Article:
One of these stands alone...Anna Karenina. It has everything--pathos, humor, unforgettable characters. In my all-time top 2. Must read!

There's lots on your list I haven't read, but I did read and really loved Middlemarch and Jane Eyre, as well as Anna Karenina, among others. I have been trying to read Ulysses since October and it is taking me SO LONG and it is SO HARD to figure out what in the world is going on! But I am on page 964 and I refuse to give up now.

I'd go for Holes, Middlesex, Anna Karenina, the Regeneration trilogy (or at least the first one) and A Town Like Alice as a matter of urgency. I wouldn't bother with Ulysses, The Golden Notebook, Lake Wobegon Days, On Chesil Beach. I loved Middlemarch, A Suitable Boy and Vanity Fair but that might just be my big book fetish coming out. Life's too short for The Blind Assassin - I got the so-called 'twist' within about 3 chapters - and I thought The Line Of Beauty was one of the most charmless things I'd ever read.

Holes and A Suitable Boy, oh DO! The Godfather isn't half as good as the movie.

I've read 55 and most of these before the age of 20, but then I was stuck away in a Fenland boarding school until 18. I'd go for Love in the Time of Cholera and the Handmaid's Tale. Also Holes and Anna Karenina. One of my favourites though is A Suitable Boy.

The Kite Runner is the only book I've ever read where I've wanted to put out my own eyes so I didnt'have to read another ending as cheesy and as contrived that one. It was a reasonable book up until then.

2666 is a worthy book, but I think you need some history with Bolaño before - The Savage Detectives is the best.

Anna Karenina is a work of absolute genius, no doubt.

And The Godfather is a great book, despite the film being a classic also. It was Puzo's novel that coined the phrase in the first place.

Scott you got to read Dracula today!!!!!!

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Books Read: 2015

One You May Have Missed

  • Ian Holding: Unfeeling

    Ian Holding: Unfeeling
    Unforgettable novel told from the point of view of the son of a white Zimbabwean farmer whose land is reclaimed by an armed mob. I thought it was an oustanding debut and am surprised the author didn't go on to bigger and better things.

My Books

Now Playing

Kindle Sampled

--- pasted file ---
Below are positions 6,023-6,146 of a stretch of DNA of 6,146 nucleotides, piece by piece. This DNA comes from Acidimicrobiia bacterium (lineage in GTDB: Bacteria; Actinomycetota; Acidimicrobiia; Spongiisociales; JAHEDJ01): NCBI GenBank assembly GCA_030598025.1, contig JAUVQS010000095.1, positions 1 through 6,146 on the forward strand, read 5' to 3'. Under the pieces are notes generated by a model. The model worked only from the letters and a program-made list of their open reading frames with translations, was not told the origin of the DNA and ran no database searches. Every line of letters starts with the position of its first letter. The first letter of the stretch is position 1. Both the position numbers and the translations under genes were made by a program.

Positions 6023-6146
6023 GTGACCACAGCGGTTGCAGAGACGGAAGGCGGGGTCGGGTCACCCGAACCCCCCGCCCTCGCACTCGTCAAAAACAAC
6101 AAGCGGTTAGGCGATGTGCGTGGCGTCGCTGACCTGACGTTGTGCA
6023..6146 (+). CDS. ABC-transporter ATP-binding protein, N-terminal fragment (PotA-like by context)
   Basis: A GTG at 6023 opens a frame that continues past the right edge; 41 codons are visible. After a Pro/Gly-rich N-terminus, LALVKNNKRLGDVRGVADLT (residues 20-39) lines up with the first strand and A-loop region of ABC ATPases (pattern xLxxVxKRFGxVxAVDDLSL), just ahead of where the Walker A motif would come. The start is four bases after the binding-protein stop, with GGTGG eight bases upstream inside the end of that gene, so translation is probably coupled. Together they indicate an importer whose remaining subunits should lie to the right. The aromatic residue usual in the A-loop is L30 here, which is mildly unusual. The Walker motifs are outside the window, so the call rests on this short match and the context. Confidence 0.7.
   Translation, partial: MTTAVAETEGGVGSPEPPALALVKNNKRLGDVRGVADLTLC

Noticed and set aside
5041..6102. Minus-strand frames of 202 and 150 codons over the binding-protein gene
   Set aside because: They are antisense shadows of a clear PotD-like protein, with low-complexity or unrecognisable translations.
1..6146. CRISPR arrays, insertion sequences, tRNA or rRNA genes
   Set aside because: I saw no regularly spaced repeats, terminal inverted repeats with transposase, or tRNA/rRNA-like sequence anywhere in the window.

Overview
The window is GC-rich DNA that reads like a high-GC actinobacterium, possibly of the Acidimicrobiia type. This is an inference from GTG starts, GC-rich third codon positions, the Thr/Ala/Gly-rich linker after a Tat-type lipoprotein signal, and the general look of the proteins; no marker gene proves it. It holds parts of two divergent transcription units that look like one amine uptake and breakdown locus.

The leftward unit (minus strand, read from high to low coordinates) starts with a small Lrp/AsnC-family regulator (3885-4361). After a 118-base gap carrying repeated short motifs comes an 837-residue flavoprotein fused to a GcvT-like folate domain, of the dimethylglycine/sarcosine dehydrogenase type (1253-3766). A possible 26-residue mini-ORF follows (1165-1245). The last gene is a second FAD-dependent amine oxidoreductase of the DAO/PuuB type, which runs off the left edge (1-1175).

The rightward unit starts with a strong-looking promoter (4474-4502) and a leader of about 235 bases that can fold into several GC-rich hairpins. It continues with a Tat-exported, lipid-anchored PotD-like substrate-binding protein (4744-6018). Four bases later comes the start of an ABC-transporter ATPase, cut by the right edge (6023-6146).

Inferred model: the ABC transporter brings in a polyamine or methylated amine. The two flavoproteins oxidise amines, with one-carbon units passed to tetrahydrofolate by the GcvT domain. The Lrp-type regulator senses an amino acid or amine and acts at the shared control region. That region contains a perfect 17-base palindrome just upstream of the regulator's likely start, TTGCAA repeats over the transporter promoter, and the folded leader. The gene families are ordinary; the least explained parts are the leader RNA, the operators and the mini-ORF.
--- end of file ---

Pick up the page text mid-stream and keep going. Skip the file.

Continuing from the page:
• Albertine Sarrazin: Astragal

    Albertine Sarrazin: Astragal
    A few pages into some of the most overwrought and pretentious writing I have come across for a while I realised I was reading the intro by Patti Smith rather than the novel itself. Only a few pages of the novel are included in this sample and they are better than the intro. (***)

  • Peter Stanford: Judas: The troubling history of the renegade apostle

    Peter Stanford: Judas: The troubling history of the renegade apostle
    I heard this chap interviewed on Australian radio so checked out his book. His premise is that Judas wasn't necessarily the chap who shopped Jesus and that that bit of the story was made up later. I suspect the whole bloody Bible was made up later, but that's another matter. Enjoyed the sample of this and will read the rest. (****)

  • M. D. Lachlan: Wolfsangel

    M. D. Lachlan: Wolfsangel
    I was quickly sucked in to this Viking novel. Very keen to read on. (****)

  • Eva Stachniak: The Winter Palace

    Eva Stachniak: The Winter Palace
    A novel based on the early life of Catherine the Great. Having read a lengthy biography of her last year I was impressed by how well Stachniak stuck to the facts while also bringing to life. (****)

  • Phillip Adams: Bedtime Stories: 21 Years Behind the Mike at RN's Late Night Live

    Phillip Adams: Bedtime Stories: 21 Years Behind the Mike at RN's Late Night Live
    Thanks to the wonders of the internet, I listen to this chap's Australian radio show and always find him to be a measured and intriguing presenter and interviewer. I am equally enamoured with his memoir. (****)

Twittering

Big Mouth at the Movies

  • : Dallas Buyers Club

    Dallas Buyers Club
    Great performances and I appreciated the fact that it never took the sentimental route. (****)

  • : The Fighter

    The Fighter
    Great performances all round. (****)

  • : Mad Max: Fury Road

    Mad Max: Fury Road
    Confused. Terrible dialogue. And what little CGI they did use looked rubbish. A huge disappointment. (**)

  • : Jiro Dreams Of Sushi

    Jiro Dreams Of Sushi
    Documentary about the best sushi chef in the world. Made me really want some eel nigiri. (****)

  • : Me Without You

    Me Without You
    Second time I've seen this. It was the film that made me realise Michelle Williams was amazing. (****)

  • : Meteora

    Meteora
    Beautifully shot. Not enough plot. (***)

  • : Untouchable

    Untouchable
    One of the most successful French movies of all time. I can see why. (****)

  • : Involuntary

    Involuntary
    Swedish film that cleverly looks at group dynamics and how they influence the actions of the individual. Sort of cinema verite in style, the shots of often framed as if you are a voyeur looking on. (****)

  • : The Fall

    The Fall
    What a great movie. Amazed I had never heard of it before. Stunning cinematography. Loved it. (*****)

  • : Where the Truth Lies

    Where the Truth Lies
    Interesting thriller. Not a classic, by any means, but worth a look if it's on the telly. (***)

  • : Guardians of the Galaxy

    Guardians of the Galaxy
    Good fun, I thought. Not the best film in the world but a cut above the usual superhero stuff. (****)

  • : The Tale Of The Princess Kaguya

    The Tale Of The Princess Kaguya
    Unlike any animation I have seen. Quite stunning. (****)

Quick Flicks

Dipping Into

New Arrivals

Currently Reading

  • Ricky Ponting: At the Close of Play

    Ricky Ponting: At the Close of Play
    With the latest Ashes series underway I felt it was a good time to read this whopper of a memoir which has been sitting on my shelf for a while.